Team GBR’s medal haul at Greenwich has helped Olympic equestrian sport to secure an additional £4.5million for the Rio Games in 2016.

UK Sport funding figures for the Rio Olympiad were announced on 18 December and equestrianism was one of the winners.

The award — a total of £21.7m for Olympic and Paralympic equestrian sport for the next four-year cycle — places equestrianism as a “priority one” funded sport alongside cycling, rowing, sailing and athletics.

Andrew Finding, chief executive of the British Equestrian Federation (BEF), said he was “thrilled” with the award, which represented a “significant increase” from the last Olympiad.

Team GBR’s riders enjoyed their most successful Games to date, winning five medals, three of them gold.

But sports that failed to perform in London had their budgets cut. Swimming missed its target of five to seven medals, winning just three and was cut by 14.9%.

Performance director Will Connell said the award “recognised the talents of the riders and horses” and acknowledged the quality of the bid submitted to UK Sport.

“Now we have the funding figures, we will be able to add the final detail,” he told H&H.

“We are looking at various areas [about how best the money should be spent].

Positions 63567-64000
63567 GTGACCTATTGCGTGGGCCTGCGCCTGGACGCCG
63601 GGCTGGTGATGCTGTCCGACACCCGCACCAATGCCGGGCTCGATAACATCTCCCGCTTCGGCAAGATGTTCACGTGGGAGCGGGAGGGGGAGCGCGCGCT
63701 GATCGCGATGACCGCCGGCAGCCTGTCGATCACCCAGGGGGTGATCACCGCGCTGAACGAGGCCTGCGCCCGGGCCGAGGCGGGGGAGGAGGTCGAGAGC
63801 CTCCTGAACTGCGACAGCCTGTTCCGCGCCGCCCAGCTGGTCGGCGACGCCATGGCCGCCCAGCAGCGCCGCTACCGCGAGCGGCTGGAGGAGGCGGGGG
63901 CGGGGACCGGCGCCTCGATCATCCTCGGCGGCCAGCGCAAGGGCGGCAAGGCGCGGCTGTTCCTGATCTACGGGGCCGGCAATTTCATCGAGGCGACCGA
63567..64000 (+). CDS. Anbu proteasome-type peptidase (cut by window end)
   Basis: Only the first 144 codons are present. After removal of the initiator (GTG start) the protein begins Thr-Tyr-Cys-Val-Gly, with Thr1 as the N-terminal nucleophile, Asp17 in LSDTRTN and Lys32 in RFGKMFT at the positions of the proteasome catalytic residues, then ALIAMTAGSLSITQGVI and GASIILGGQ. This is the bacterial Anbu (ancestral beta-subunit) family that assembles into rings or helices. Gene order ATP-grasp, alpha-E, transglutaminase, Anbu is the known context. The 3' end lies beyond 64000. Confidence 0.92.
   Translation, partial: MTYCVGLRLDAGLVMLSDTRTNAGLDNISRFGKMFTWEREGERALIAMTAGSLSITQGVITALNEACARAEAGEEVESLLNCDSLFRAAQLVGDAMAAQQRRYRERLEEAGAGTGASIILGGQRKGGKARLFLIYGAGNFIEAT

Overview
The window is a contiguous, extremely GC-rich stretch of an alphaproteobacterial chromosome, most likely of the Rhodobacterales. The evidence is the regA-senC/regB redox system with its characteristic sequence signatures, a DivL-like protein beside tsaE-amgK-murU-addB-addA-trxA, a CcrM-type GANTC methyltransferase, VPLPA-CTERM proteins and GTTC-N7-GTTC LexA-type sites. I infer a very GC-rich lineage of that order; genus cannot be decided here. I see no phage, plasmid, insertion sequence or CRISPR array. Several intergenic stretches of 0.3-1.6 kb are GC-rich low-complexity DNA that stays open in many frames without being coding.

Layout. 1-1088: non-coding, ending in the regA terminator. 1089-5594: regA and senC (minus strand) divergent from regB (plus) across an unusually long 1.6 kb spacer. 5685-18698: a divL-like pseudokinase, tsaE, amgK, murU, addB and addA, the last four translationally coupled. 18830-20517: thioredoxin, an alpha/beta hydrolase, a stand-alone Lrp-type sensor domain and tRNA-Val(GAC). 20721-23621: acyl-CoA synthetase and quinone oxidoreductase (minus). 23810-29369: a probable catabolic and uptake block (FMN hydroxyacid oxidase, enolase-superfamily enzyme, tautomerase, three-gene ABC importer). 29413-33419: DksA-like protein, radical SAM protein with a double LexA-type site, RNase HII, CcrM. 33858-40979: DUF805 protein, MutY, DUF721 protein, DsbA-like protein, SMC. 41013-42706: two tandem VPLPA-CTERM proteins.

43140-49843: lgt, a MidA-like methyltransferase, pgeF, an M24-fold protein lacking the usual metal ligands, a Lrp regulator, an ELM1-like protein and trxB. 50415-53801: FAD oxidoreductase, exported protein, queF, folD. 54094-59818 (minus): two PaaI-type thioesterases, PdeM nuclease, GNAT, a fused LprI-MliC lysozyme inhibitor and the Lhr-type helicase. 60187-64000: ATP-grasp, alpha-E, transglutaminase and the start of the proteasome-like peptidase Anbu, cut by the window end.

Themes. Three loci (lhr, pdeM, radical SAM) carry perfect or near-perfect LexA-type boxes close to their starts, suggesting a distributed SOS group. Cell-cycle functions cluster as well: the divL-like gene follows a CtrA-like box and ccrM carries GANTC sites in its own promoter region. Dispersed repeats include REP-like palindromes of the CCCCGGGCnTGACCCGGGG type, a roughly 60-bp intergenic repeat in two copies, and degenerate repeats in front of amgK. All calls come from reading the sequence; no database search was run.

“It’s about enhancing the whole support package we provide — in terms of human and animal sport science and coaching,” he added.

But Mr Connell sounded a note of caution. Although the funding represents a significant increase from the previous Olympiad, it will be considerably more expensive to send teams to the Rio Games than London.

“To deliver the plan we did in Greenwich in Rio will cost more; flying horses to Rio rather than driving them to London is a significant expense,” he said.

“But it’s a great way to end the year.”

Olympic gold medallist Carl Hester said the increased funding was a terrific boost.

“You only have to look at this year to see what funding has done; it’s changed the face of British dressage,” he said.

“The fact that more is being granted will hopefully add to the success of 2012.”

This news story was first published in the current issue of H&H (28 December 2012)